15. How do survivors of a national calamity such as genocide and victims of ethnic cleansing pick up the pieces, move on, and reconnect with their kin and re-enter human society? How do they overcome the all-consuming sense of shame and survivor’s guilt? Should they succumb to the enticing notions of assimilation into the nationalities and peoples of their new host countries?
  16. How do empires and dominant ethnicities/races/nations justify their sense of entitlement to the belongings (and in fact to the actual lives) of the weaker and docile subjects that are different than their own?
  17. Throughout the Ottoman history the ruling Turkish tribes, governments, pashas, and sultans appropriated not only properties but also levied a “head tax” -- took children from their non-Turkic subjects such as Armenians, Greeks, Assyrians, etc., at a young age and indoctrinated them to become Muslim Turks. Some were enlisted into the infamous and powerful Janissary ranks (private armies of the Sultan). Also, it is well documented that during the genocide, more than two hundred thousand young Armenian women and children were enslaved into Turkish and Kurdish homes as servants or concubines. Is the kidnapping of the aunt and later the half-brother a reference to the head tax and the stolen children during the genocide?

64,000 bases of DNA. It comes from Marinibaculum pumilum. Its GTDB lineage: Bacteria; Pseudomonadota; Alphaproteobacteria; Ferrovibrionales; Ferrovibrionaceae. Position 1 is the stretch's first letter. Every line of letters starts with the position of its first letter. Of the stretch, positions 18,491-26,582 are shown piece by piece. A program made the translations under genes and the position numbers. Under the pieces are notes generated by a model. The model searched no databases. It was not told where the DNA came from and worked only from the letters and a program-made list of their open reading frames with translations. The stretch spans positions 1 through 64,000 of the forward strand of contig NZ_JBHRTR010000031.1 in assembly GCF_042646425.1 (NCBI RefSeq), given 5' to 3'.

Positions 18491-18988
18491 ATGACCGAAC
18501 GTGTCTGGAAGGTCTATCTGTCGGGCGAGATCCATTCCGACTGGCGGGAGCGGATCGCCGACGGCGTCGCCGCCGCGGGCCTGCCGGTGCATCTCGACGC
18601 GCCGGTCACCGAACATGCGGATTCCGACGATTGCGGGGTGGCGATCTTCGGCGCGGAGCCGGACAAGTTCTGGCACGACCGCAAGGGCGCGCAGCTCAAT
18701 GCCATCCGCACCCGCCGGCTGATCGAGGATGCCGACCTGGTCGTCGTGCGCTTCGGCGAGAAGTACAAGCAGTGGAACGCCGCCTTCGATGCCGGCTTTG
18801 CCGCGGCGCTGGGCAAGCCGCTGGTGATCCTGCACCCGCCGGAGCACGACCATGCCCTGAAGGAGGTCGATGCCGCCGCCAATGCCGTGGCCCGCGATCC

18. Why has the term “Young Turks” been distorted in the American lexicon from a genocidal, barbaric notion to one that is glorified as agents of change, especially in the context of sports, business, and politics?
  19. Do you think the events of September 11, 2001 influenced how the author shaped the story?